Most of all what I appreciated was the support for all these creative souls. So much love, beyond what ‘like’ buttons can ever transmit. This support encouraged so many to turn dreams into reality. And while I am useless on the creative front, scrolling through newsfeeds of gorgeousness gave me an escape from the reality of dusty floorboards and sticky fingers. And I admit, it was a little too addictive at times. May the success –and socialisation – continue in 2015.
Looking forward, or moving forward as the pollies like to say… 2015 is a big year for our household. Campbell starts school just after Australia Day and my little free-range farmer becomes part of the big system. We have bought the shiny black shoes and dedicated many minutes to practising tying his laces. The uniform is washed, the socks are neatly paired (well not really, but they will be in a few weeks time, I swear!). And I am fine…. No really, I am - at least at this stage anyway – although I have stockpiled several boxes of tissues just in case.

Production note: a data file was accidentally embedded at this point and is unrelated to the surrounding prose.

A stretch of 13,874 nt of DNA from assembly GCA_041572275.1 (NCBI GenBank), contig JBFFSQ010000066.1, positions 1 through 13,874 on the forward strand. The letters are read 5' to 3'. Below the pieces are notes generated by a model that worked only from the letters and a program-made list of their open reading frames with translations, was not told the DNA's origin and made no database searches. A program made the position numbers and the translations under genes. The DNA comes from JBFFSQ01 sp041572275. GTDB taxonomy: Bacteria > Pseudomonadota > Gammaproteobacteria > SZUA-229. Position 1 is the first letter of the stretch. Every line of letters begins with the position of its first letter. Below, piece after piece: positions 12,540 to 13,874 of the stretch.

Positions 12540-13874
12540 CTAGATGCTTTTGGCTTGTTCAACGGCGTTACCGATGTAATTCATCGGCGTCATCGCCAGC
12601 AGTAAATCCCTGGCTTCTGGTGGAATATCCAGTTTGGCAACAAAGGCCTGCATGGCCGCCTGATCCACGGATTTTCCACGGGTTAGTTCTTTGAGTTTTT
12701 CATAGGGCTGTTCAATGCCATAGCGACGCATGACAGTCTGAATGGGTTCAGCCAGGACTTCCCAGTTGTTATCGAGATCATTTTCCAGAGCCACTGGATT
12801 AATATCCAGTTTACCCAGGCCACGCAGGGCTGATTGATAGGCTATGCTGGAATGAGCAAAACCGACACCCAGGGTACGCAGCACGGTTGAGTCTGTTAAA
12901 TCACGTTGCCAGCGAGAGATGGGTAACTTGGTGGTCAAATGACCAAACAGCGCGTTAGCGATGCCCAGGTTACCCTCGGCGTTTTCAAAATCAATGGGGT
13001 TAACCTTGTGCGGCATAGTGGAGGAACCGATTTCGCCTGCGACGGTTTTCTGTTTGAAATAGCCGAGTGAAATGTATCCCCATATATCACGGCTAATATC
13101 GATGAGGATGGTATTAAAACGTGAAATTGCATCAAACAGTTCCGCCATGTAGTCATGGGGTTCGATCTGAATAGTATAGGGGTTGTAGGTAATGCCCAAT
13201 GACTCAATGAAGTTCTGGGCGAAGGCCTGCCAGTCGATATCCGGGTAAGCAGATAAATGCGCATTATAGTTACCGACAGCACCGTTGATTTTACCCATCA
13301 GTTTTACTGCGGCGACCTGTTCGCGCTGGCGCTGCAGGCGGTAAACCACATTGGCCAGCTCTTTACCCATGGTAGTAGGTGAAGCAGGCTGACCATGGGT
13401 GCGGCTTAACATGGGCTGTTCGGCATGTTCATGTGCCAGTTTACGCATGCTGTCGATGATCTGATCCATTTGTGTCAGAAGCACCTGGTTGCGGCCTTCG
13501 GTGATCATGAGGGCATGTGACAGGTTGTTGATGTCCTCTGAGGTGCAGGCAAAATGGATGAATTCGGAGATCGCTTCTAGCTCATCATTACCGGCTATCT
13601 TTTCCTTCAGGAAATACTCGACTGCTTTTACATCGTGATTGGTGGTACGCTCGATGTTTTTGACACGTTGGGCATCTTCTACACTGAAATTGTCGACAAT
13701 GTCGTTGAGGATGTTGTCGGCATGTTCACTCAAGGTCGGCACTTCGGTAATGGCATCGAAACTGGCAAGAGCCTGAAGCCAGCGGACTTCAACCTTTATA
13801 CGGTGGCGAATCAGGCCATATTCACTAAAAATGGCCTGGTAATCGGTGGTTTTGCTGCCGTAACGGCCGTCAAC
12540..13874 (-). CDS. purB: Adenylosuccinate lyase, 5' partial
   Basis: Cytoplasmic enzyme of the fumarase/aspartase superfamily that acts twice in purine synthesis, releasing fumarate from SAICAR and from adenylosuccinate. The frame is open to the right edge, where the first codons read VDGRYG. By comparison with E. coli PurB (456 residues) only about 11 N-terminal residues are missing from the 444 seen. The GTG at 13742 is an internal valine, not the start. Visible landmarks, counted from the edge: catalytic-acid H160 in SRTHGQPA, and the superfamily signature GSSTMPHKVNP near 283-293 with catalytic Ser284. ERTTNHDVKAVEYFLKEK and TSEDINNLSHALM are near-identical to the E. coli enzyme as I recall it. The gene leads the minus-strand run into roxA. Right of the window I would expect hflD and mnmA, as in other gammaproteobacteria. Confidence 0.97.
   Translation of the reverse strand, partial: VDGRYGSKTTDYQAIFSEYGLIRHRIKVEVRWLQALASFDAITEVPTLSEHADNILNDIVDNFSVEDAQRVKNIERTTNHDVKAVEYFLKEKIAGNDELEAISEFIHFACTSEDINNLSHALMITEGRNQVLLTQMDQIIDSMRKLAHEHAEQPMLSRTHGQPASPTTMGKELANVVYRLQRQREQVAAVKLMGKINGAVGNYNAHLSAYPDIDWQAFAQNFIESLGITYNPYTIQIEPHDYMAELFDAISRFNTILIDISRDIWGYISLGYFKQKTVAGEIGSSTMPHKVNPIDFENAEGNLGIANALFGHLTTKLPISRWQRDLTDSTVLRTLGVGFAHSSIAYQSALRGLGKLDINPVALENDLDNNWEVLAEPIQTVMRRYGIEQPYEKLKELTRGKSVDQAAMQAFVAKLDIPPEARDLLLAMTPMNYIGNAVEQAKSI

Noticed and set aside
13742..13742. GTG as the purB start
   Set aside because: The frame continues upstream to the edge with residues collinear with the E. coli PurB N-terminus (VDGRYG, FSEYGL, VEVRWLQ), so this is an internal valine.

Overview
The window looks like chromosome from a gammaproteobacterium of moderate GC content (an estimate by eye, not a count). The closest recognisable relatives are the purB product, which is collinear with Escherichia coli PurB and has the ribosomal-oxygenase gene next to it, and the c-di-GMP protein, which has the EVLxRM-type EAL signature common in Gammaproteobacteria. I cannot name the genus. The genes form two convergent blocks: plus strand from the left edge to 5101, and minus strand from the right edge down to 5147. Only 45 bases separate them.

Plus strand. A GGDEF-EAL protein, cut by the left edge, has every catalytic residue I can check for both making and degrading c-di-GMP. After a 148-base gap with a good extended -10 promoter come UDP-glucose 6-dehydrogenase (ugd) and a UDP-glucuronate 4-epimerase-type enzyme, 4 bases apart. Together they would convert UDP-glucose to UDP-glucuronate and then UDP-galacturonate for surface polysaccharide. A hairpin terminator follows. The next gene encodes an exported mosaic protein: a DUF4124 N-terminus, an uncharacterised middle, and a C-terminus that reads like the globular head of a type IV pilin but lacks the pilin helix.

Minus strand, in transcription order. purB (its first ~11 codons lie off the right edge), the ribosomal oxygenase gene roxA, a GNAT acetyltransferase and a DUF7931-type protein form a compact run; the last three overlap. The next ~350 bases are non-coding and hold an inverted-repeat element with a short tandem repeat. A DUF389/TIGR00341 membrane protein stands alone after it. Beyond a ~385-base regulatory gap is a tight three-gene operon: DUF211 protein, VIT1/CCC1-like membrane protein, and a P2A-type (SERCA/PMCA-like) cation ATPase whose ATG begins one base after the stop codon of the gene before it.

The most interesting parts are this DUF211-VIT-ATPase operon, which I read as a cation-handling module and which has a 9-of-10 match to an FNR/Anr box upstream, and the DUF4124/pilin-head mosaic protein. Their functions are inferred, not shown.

Truthfully, I am not sure where the last five and a half years have gone. It feels like I should still be at my desk, rubbing my ever expanding tummy and scoffing bucket loads of pavlova and ice cream (best craving ever)… yet here I am lining up lunchboxes and preparing an assortment of school-approved snacks. The last five years have been a blur of playdates, many, many, many meal preps, tantrums (both his and mine), plenty of laughs, but also hours of worry and countless loads of washing. And so many beautiful, beautiful memories, amazing moments that have swelled my heart to bursting.